Microorganisms and plasmids

Trichoderma harzianum (ABRIICC T8–7MK), Rhizopusoligosporus (ABRIICC Ro101) and
F. graminearum (ABRIICC Fg21) were provided by the Agricultural Biotechnology Research Institute of Iran, type Collection Culture. Plasmid p3SR2 carrying the amdS gene from Aspergillus nidulans, which encodes for the acetamidase as a selectable marker and the pLMRS3 plasmid carrying the constitutive promoter pki1 from T. reesei and the cbh2 terminator from T. reesei cellobiohydrolaseII were kindly provided by Prof. Dr. M. Hynes from Melbourne University of Australia and Prof. Dr. R. L. Mach from Vienna University of Austria, respectively. Total genomic DNA was isolated from freeze–dried mycelia according to the method of Lee and Taylor (Lee & Taylor 1990). The fungal RNA from powdered mycelia was isolated using the RNeasy Plant Mini Kit (Qiagen, Valencia, CA, USA) according to the manufacturer’s recommendations. Molecular biology procedures such as bacterial tansformation, cloning and digestion were performed following the standard protocols (Sambrook & Russell 2001).


Growth media

Fungal strains were maintained on PDA (Potato Dextrose Agar) slants. Colloidal chitin agar (CCA) selective medium contained (g/l): colloidal chitin, 5.0; sucrose, 1.0; NaNO3, 2.0; K2HPO4, 1.0; KCl, 0.5; MgSO4, 0.5; FeSO4, 0.01; agar 15 at pH 6.5. Trichoderma salt minimal medium, MM (Penttilä et al. 1987) supplemented with 20 g/l glucose was inoculated with spores. The MM was buffered using 0.2 M MES (2–Nmorpholino–ethanesulfonic acid)–KOH pH 6.0, or 0.2 M Tris pH 8.0. The selective medium for amdS expression was MM containing 10 mM acetamide as the sole nitrogen source and 12.5 mM CsCl (MMA). The DH5α E. coli strain was grown in a Luria Bertani (LB) medium at 37 °C, and media were supplemented with ampicillin (SIGMA, 100 g/ml). All chemicals and antibiotics were purchased from Merck (Germany). DNA modifying enzymes were obtained from Fermentase (German) and Roche (Mannheim Germany) Biochemical.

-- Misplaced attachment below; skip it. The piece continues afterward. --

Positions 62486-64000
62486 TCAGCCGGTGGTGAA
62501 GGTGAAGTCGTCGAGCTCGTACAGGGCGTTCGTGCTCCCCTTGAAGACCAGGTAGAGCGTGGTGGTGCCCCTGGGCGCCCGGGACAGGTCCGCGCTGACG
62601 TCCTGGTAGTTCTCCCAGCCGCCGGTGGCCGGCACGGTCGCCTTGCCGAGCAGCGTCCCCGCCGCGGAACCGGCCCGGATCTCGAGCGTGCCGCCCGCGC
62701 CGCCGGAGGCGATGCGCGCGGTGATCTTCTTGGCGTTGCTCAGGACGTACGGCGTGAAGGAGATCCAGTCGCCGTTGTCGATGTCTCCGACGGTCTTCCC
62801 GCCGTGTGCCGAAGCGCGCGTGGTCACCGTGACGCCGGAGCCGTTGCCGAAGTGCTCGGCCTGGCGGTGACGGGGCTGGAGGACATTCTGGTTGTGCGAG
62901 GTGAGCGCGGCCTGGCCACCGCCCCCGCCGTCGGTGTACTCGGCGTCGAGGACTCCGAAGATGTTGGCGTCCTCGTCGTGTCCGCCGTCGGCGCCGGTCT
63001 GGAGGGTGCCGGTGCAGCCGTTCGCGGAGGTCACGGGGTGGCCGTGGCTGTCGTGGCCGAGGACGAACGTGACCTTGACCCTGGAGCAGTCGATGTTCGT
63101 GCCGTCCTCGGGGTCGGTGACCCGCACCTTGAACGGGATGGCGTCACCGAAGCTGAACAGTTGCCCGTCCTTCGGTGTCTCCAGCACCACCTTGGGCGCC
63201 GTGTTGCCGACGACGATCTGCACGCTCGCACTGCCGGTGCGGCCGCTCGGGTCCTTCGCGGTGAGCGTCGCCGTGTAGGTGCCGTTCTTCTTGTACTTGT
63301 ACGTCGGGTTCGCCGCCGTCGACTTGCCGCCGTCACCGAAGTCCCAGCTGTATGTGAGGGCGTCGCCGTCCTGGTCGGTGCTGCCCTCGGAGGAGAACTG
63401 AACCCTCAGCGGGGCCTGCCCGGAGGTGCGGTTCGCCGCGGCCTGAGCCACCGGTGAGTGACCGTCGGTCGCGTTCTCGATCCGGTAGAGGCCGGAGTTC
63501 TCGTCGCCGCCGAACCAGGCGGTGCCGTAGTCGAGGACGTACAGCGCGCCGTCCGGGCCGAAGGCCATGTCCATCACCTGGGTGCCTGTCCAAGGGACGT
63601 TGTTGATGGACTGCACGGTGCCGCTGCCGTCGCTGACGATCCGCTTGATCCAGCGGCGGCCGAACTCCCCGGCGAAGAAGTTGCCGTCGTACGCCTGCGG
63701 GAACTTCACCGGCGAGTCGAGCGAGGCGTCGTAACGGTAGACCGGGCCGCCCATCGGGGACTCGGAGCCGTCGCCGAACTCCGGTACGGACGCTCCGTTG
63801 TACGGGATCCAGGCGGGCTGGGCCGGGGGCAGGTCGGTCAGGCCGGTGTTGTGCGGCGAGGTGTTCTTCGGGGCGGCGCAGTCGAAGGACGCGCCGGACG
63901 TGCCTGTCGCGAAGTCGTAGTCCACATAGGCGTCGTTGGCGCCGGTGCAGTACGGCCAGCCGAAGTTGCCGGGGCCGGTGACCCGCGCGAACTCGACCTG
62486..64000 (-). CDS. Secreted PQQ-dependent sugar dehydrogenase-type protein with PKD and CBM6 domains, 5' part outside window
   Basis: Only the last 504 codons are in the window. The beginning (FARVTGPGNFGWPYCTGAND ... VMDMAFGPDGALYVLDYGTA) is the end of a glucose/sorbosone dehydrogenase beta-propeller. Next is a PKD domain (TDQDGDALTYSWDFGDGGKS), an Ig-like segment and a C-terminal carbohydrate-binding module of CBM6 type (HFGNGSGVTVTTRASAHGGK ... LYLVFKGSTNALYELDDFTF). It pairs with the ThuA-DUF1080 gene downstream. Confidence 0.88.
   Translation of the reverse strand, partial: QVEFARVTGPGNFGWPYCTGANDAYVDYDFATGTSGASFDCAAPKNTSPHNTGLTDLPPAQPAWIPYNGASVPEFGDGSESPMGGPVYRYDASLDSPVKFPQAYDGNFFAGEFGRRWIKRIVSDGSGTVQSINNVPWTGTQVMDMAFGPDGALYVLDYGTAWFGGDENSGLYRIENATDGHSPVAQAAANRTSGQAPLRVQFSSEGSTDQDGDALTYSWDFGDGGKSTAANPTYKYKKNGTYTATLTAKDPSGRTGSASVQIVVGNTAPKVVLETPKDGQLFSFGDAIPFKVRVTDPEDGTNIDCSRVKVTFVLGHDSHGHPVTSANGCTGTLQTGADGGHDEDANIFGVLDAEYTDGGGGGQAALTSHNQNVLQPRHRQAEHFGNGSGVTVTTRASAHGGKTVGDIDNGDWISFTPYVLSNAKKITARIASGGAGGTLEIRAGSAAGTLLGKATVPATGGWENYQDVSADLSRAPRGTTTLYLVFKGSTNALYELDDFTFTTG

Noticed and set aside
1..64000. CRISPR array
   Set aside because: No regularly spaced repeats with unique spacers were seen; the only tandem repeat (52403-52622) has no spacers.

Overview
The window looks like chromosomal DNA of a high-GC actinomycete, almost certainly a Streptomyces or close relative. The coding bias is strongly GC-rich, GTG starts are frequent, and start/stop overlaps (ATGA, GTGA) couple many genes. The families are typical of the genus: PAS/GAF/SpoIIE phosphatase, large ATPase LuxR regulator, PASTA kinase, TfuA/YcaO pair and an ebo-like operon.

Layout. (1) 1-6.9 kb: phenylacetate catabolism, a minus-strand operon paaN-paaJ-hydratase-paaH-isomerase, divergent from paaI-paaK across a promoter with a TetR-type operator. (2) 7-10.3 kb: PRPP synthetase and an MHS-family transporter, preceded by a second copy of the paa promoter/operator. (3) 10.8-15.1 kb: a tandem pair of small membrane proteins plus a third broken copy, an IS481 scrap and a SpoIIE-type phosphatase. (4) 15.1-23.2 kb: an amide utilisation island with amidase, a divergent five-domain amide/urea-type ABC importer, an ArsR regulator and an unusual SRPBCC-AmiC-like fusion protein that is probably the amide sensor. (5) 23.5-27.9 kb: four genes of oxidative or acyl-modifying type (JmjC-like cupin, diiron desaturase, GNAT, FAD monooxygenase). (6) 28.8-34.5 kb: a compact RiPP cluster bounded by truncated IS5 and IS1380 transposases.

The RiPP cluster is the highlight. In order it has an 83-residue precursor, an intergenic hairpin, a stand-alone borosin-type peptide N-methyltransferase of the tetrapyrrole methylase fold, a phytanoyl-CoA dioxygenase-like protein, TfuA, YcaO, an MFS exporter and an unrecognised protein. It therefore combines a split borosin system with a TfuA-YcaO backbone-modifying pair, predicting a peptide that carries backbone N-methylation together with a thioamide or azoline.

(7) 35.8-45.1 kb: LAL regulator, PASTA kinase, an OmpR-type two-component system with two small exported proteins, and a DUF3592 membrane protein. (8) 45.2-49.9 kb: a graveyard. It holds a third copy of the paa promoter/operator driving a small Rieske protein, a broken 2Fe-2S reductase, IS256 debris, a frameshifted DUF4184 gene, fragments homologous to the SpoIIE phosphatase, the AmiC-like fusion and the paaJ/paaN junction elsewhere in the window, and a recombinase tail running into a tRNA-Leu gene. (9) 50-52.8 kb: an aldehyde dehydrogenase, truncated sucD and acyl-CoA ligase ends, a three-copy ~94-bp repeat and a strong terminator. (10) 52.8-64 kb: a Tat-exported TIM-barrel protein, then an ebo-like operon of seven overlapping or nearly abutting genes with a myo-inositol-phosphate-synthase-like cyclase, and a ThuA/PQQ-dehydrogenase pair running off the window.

Construction of chimeric chitinase

The sequence of chit42 cDNA (Accession number; DQ022674) and ChBD of R. oligosporuschi1 (Accession number; IFO 8631) were retrieved from NCBI. To produce a chimeric chitinase containing linker+ChBD at the C–terminal end of chit42 cDNA, the fragment containing chit42 cDNA was amplified using Pf1/Rr1–1 primers. This fragment (F1) contained the coding sequence of the protein of Chit42 with signal peptide and prepro region without stop codon. The other fragment containing linker and chitin binding domain (F2) was amplified using the genomic DNA of R. oligosporus as template and Fr2–1/Rr2–2 as primers. This fragment (243bp) contained 120 bp as linker and 123 bp as ChBD. The chimeric chitinase was constructed from the F1 and F2 fragments (Fig. 1) using Splicing by Overlap Extension (SOEing) PCR (Horton 1995).The chimeric gene was purified and cloned into XbaI site of pJET1.2. The nucleotide sequence of the chimeric gene was verified by DNA sequencing. Expression plasmids for the chitinase genes were constructed using pLMRS3 as the plasmid vector. The chit42 cDNA and the chimeric chitinase were cloned into the XbaI site of pLMRS3 to yield pLMRS3–chit42 and pLMRS3–chit42 R ChBD, respectively. All DNA manipulations were performed using standard methods (Sambrook & Russell, 2001).

Protoplast preparation and cotransformation

Protoplast preparation and transformation were carried out according to the method of Penttila et al. (1987). Trichoderma harzianum T8–7 MK wild type was cotransformed with chitinase–containing plasmids pLMRS3–chit42R ChBD and pLMRS3–chit42 with the plasmid p3SR2. Plasmid p3SR2 carries the amdS gene from as A. nidulans, which encodes for acetamidase as a selectable marker. Cotransformation was conducted with a 1:10 (p3SR2/pLMRS3–chit42 & pLMRS3–chit42R ChBD) plasmid ratio, and 200–1000 µl aliquots of the transformed protoplasts were plated in 0.75% selective top Agar containing 1 M sorbitol as the osmotic stabilizer. The selective medium for amdS expression was MM glucose containing 10 mM acetamide as the sole nitrogen source instead of (NH4)2 SO4 and 12.5 mM CsCl. Individual colonies were randomly chosen for amdS in the selective medium and incubated at 28 °C after 5 days. Protoplasts were placed on a 2% CCA selective medium. The protoplast regeneration and the development of colonies were observed on plates that were incubated at room temperature. Regenerated transformants were selected based on their growth rate on selective medium. One mycelial disc (5 mm) of each transformant was inoculated on 0.5% CCA and PDA media and incubated at 28 °C for four days.